On Sat, Oct 22, 2011 at 10:23 PM, Steven D'Aprano email@example.com wrote:
Nick Coghlan wrote: [...]
The current convention is that classes, functions and modules, don't offer a shorthand "pretty" display format at all. The proposal is to specifically bless "x.__name__" as an official shorthand.
I believe you are saying that backwards.
The way to get the shorthand display format (i.e. the object's name) is already to use x.__name__. There's no need for a proposal to bless x.__name__ as the way to do it since that's already what people do.
This proposal is to bless str(x) (and equivalent forms) as a shorthand for x.__name__, and *unbless* x.__name__ as the official way to do it. I expect that's what you mean.
That is putting words in my mouth. There's no intent to unbless x.__name__, period. Also, there's no intent to bless str(x) as x.__name__ if you want the name. The only intent is to make what gets printed if you print a function, class or module to be less verbose.
For the avoidance of doubt, this only applies to x a module, function or class (including built-in types) but not necessarily any other kind of object.
I think the most valid objection raised so far is the fact that some metaclasses *already* override __str__ to display something other than the result of type.__repr__(cls). That does have the potential to cause problems for code dealing with utterly unknown types. However, such code should likely be explicitly invoking repr() rather than str() anyway, so this change is unlikely to break anything that isn't already broken.
If this proposal goes ahead, will str(x) => x.__name__ cease to be an implementation detail and become part of the public API that *must* be supported by all Python implementations?
(That is not a rhetorical question.)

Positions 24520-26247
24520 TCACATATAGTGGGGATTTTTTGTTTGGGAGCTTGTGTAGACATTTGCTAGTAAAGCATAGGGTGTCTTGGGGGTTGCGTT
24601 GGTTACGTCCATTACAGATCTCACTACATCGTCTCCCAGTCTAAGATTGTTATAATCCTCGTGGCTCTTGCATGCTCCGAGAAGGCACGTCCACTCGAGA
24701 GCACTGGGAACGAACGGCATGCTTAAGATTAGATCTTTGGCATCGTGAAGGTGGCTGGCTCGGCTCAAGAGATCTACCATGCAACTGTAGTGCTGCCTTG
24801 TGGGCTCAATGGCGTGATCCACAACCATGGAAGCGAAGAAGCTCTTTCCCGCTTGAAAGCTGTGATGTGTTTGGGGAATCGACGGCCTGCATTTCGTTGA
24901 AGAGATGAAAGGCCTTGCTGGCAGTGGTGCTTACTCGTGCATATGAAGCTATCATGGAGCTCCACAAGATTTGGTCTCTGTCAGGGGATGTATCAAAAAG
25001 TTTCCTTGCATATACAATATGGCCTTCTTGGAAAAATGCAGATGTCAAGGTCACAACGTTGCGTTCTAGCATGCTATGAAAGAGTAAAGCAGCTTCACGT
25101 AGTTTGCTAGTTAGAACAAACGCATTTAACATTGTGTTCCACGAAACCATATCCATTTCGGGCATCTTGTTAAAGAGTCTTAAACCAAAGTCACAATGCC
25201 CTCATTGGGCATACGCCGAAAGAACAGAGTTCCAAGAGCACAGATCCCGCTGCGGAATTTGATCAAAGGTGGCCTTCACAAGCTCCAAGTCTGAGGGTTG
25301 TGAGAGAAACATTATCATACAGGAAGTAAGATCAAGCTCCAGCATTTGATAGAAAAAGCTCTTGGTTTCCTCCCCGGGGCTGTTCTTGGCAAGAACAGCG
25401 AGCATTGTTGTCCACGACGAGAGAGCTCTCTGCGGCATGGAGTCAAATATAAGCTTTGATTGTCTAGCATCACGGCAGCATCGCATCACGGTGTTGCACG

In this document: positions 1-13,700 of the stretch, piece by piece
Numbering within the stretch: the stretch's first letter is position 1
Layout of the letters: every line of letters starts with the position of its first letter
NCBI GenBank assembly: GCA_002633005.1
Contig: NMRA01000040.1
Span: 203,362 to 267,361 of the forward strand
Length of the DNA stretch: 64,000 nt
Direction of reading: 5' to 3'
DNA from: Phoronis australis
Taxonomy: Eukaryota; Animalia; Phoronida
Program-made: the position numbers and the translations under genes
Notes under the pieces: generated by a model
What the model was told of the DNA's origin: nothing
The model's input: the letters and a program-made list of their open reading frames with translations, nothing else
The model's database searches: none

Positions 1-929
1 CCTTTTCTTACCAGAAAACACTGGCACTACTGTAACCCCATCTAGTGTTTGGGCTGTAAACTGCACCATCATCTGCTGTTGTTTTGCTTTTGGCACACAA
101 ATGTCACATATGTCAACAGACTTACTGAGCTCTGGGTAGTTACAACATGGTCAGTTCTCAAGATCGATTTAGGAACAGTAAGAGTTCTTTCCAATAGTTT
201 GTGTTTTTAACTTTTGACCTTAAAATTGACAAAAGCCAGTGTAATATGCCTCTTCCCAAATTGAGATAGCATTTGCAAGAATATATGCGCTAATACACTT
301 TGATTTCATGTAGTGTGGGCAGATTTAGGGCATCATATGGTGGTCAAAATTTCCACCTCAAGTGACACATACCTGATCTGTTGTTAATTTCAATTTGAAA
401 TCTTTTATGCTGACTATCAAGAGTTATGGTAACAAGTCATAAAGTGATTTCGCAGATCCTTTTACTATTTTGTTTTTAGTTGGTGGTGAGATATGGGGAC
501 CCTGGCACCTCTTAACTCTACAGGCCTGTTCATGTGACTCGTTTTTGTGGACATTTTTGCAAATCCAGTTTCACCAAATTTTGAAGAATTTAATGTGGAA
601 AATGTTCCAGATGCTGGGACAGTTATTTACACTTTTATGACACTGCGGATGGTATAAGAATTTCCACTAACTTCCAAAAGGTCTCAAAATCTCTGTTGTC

str() is never an implementation detail. The expectation is that str() is roughly compatible on different Python implementations. If it was an implementation detail, I wouldn't have sustained this discussion for so long, I'd just committed the change. At the same time I see no reason for other implementations not to follow CPython for this particular proposal, and if they disagree they should argue here, not refuse to implement the change.
If not, then other Pythons can return something else and anyone who cares about writing portable, correct code can't use str(x) as shorthand and will still need to use x.__name__. str(x) will then be an attractive nuisance encouraging people to write non-portable code.
I assume that people will continue to understand that str()'s contract is weak -- it produces a pretty string. The only place where its contract is stronger is for some specific types, like str itself (str() of a string is that string itself, period) and for integers and floats (a decimal representation). We're not changing the strength of the contract here. We're just making it prettier.
But if so, that seems rather heavy-handed to me. str() of every other kind of object is an implementation detail. Presumably if there were an Italian Python where str(None) returned "Nessuno", or a Persian Python where str(2) returned "۲", that would be allowed. I don't see that classes are special enough to justify making the precise output of str(cls) part of the public API of classes.
It seems to me you are reading too much into the proposal. Please back down. The sky is not falling.
 Although it has to be acknowledged that many objects have an obvious string output that is very unlikely to change.